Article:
links for 2010-10-22

  • Governments across south-east Asia are following China's authoritarian censorship of the digital world to keep political dissent in check, the Guardian can reveal. Vietnam, Burma, Thailand, Cambodia and the Philippines have all moved or are moving towards monitoring internet use, blocking international sites regarded as critical and ruthlessly silencing web dissidents.
  • Mom videos child and uploads it to YouTube. Universal Music issues take down notice. Mom takes them to court for not allowing fair use.
  • In interesting, balanced, piece about the war between Stephen Conroy and The Australian about the National Broadband Network.
  • Man drops mobile phone down the toilet, then gets stick trying to retrieve it, requiring a rescue working to get him out. But how did he call them?
  • The new Australian government is hanging in there courtesy of a couple of rural independent MPs and a following breeze. A secure administration it is not, but that hasn't prevented Labor Prime Minister Julia Gillard chancing her arm and re-igniting the passionate debate about centrally-imposed Internet censorship. Martyn Warwick reports.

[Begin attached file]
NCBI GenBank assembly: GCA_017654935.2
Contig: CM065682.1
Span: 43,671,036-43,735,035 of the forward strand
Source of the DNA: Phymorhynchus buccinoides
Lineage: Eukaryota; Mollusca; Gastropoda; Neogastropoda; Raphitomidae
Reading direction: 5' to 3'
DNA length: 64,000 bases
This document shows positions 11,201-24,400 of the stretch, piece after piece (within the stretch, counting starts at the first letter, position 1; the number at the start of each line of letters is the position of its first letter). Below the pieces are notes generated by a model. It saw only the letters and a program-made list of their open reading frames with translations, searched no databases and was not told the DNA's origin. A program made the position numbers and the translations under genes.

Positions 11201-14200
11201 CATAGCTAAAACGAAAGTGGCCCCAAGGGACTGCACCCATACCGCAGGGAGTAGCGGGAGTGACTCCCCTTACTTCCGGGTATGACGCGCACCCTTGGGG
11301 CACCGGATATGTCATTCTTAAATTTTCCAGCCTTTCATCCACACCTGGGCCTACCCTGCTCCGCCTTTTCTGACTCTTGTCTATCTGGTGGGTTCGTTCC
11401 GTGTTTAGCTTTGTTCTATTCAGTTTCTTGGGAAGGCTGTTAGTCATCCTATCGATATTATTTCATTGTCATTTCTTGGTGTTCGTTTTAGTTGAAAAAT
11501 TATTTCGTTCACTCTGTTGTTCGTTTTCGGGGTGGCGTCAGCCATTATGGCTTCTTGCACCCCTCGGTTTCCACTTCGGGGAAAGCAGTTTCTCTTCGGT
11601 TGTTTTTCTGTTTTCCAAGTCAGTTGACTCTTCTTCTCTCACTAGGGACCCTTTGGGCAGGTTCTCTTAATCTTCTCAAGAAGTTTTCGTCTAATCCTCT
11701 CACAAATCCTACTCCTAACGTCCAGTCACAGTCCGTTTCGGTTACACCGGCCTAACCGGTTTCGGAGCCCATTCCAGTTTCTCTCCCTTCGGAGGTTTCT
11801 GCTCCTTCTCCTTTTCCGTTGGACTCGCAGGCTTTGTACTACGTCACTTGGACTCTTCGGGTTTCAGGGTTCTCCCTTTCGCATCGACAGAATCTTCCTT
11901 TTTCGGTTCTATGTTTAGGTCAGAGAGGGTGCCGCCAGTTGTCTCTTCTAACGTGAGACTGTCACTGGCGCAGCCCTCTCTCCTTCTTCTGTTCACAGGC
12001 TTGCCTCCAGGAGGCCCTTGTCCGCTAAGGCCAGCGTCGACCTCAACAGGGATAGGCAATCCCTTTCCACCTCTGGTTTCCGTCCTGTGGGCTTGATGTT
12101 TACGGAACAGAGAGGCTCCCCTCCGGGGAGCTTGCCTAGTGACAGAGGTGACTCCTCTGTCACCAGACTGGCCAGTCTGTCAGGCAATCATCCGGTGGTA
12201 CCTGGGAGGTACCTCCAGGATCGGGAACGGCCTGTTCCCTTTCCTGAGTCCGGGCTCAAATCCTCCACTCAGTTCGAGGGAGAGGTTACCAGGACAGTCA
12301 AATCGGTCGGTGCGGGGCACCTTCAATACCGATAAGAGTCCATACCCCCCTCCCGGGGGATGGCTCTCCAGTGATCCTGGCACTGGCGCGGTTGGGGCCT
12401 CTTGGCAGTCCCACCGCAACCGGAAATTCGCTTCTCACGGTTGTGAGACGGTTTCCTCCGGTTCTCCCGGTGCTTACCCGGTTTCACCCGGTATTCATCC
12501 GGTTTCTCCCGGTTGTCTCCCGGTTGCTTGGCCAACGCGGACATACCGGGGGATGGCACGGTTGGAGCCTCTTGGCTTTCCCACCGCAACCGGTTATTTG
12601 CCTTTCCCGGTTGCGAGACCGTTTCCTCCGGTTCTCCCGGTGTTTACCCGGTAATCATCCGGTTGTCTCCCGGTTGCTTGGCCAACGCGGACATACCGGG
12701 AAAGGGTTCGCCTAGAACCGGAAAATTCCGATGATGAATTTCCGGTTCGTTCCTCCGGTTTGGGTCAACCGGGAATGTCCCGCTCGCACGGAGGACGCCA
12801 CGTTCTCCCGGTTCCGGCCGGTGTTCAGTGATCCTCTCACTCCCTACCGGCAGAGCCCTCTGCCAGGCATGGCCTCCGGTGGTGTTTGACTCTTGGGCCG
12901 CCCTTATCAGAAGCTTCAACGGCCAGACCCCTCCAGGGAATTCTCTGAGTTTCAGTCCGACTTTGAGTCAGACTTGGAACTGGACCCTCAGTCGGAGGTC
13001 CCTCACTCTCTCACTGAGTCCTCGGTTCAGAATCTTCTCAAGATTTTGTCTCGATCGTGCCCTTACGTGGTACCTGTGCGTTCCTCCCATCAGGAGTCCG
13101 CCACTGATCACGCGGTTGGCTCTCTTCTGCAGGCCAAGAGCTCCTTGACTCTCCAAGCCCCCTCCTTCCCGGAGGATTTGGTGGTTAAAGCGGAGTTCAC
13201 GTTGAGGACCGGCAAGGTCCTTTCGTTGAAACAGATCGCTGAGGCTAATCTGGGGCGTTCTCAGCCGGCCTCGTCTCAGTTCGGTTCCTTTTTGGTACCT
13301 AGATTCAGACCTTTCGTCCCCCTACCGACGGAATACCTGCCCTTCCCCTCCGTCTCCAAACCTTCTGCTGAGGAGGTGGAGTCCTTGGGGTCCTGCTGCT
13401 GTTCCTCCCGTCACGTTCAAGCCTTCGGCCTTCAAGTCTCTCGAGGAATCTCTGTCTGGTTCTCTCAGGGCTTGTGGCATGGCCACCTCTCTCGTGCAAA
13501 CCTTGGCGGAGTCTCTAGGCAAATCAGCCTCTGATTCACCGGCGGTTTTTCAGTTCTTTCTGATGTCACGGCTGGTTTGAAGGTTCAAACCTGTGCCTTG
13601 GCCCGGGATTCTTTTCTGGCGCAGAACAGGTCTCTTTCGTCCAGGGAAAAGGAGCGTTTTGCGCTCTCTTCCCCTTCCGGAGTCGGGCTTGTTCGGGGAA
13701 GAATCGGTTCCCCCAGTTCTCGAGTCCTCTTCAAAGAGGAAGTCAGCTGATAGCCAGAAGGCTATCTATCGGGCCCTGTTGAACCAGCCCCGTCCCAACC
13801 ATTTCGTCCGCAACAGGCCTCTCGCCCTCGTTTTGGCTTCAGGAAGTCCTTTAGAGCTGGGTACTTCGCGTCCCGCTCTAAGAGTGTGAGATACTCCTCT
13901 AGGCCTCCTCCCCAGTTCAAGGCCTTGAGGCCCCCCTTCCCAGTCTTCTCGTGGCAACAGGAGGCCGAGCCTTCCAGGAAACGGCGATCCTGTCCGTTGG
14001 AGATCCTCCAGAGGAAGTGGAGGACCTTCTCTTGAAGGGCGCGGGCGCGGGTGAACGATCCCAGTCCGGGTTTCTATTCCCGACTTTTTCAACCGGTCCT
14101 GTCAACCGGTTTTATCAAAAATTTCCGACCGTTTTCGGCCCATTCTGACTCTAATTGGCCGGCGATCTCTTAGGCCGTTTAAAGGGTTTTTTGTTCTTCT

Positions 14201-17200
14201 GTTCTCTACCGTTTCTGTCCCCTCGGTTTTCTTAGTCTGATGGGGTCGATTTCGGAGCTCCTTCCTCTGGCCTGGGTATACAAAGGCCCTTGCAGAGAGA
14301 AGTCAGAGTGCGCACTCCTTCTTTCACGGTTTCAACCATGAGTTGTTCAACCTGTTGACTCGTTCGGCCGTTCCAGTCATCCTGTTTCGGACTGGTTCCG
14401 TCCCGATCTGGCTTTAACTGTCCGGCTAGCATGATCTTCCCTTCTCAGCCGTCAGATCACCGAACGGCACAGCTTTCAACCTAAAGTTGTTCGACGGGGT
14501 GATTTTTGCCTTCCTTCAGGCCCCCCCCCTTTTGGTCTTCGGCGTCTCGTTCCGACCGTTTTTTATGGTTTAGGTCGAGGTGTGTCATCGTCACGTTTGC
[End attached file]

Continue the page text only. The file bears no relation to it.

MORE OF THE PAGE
• After two and a half years of requests from member states and campaigners, last night’s final session at the European Parliament was scheduled to debate the controversial Anti-counterfeiting trade agreement (Acta) treaty. Negotiated in secret, the treaty could precipitate the imposition of a new range of rules on computer software piracy and sharing. Opponents say it will limit free speech, while the music industry claims it is essential if their business is to remain viable.
  • Communications Minister Stephen Conroy didn’t have to wait long to see the The Australian's reaction to his Lateline tirade against the paper for its reporting of the cost to consumers of connecting to the NBN.
  • It may be entirely appropriate that NBN Co deliver the Federal Government ongoing cost-benefit analysis around the national broadband network rollout: so long as stakeholders understand how to interpret the results, writes David Havyatt.
  • Moving your data into the cloud creates a raft of security challenges, but according to information security specialists, those challenges are less about hackers and more about data availability and signing the right contracts.
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